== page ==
configuration Includes slave status:
z Green indicator lamp: the slave with this address is active.
z Red indicator lamp: an error is detected on the slave at this
address, and the message informs you of the error type in
the "Error on the network" window.
Slave xxA/B Image of the configuration of the selected slave:
z Characteristics: image of the profile detected (unavailable,
non-modifiable),
z Parameters: image of the parameters detected. The user
can select only the parameter display format,
z Inputs/Outputs: the input/output values detected are
displayed,non-modifiable.
Error on the Informs you of the detected error type, if an error is detected on
network the selected slave.
AS-Interface Information resulting from an implicit "Read Status" command.
Bus z Shows bus status: for example, "Configuration OK = OFF"
indicates that the configuration specified by the user does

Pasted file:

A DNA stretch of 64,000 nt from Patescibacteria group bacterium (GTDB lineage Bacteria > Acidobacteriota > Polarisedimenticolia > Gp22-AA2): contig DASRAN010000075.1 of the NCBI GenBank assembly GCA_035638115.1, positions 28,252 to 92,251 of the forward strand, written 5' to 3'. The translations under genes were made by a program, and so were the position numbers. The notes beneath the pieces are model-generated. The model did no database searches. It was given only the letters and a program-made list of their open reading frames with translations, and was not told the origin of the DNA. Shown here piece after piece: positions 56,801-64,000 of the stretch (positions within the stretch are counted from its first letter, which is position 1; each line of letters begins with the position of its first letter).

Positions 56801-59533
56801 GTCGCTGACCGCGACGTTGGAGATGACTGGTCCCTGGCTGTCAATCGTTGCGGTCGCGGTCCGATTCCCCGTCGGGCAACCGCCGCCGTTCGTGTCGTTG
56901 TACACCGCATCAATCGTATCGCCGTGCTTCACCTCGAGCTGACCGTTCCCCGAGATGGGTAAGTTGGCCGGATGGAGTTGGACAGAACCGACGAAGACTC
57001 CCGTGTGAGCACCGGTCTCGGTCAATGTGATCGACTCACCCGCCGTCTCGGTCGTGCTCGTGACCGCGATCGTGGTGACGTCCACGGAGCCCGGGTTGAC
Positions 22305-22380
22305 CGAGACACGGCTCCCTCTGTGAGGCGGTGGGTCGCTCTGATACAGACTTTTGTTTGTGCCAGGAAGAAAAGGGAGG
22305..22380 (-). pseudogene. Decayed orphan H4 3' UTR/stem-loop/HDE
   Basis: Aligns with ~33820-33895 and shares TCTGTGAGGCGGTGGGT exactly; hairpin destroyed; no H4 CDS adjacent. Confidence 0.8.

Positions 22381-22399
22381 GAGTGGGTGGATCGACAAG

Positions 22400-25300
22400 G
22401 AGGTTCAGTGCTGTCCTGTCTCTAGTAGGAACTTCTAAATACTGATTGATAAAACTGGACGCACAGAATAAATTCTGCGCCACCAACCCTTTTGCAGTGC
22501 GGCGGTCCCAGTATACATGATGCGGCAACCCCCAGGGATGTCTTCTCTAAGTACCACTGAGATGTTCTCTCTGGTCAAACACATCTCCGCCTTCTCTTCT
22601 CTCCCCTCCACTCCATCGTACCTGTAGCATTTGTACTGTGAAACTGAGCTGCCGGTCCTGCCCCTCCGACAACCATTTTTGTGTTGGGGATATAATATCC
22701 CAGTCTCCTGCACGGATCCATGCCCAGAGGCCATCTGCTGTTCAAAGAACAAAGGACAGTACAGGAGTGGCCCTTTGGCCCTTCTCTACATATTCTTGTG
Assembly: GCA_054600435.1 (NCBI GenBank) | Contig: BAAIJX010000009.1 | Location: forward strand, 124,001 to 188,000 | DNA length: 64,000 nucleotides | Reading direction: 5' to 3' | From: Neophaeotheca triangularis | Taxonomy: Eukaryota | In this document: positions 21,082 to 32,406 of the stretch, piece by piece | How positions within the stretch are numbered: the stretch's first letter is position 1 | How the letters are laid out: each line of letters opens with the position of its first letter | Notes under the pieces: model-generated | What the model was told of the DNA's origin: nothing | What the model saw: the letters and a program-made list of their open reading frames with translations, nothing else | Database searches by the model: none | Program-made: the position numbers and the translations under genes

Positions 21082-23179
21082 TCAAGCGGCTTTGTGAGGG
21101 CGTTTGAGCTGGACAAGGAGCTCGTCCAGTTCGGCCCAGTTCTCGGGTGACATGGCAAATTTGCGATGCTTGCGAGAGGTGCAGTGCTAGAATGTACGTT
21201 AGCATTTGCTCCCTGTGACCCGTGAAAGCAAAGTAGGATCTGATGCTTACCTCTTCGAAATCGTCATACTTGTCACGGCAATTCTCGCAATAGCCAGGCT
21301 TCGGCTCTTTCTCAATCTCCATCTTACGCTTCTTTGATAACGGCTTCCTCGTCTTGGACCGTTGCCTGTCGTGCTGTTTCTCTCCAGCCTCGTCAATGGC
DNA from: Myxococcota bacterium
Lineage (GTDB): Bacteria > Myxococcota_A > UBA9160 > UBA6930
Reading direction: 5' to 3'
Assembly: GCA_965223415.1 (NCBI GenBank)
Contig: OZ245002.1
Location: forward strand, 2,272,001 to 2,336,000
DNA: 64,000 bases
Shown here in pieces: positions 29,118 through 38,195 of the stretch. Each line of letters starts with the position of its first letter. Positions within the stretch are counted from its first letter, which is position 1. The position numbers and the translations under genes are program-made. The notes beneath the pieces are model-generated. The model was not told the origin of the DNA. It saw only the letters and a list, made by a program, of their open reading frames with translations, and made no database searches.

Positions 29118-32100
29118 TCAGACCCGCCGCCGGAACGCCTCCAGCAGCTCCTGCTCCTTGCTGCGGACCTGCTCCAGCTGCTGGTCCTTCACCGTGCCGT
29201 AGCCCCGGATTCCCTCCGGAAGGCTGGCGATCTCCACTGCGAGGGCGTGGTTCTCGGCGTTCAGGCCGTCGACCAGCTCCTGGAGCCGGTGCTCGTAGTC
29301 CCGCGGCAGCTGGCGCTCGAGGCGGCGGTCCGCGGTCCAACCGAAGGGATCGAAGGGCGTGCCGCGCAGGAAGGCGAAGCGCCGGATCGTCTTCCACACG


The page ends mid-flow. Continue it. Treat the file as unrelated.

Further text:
not correspond to the physical configuration of the bus,
z Shows the authorized functionalities for the AS-Interface
Master module: for example, "Automatic addressing active
= ON" indicates that the automatic addressing Master mode
is authorized.

242 35011386 05/2009


Installing the AS-Interface bus

Displaying Slave Status


When the indicator lamp associated with an address is red, there is an error
detected on the slave associated with this address. The "Error on the network"
window then provides the diagnostics of the selected slave.
Description of errors:
z The profile specified by the user by the configuration of a given address does not
correspond to the actual profile detected for this address on the bus (diagnostics:
"Profile error"),
z A new slave, not specified at configuration, is detected on the bus: a red indicator
lamp is then displayed for this address and the slave name displayed is
"Unknown" (diagnostics: "Slave not projected"),
z Peripheral inoperative, if the slave detected supports it (diagnostics: "Peripheral
inoperative"),
z A configured profile is specified but no slave is detected for this address on the
bus (diagnostics: "Slave not detected").

35011386 05/2009 243


Installing the AS-Interface bus

Modification of Slave Address

At a Glance
From the AS-Interface Window, the user can modify the address of a slave in online
mode.

Modification of Slave Address

The following table shows the procedure for modifying a slave address: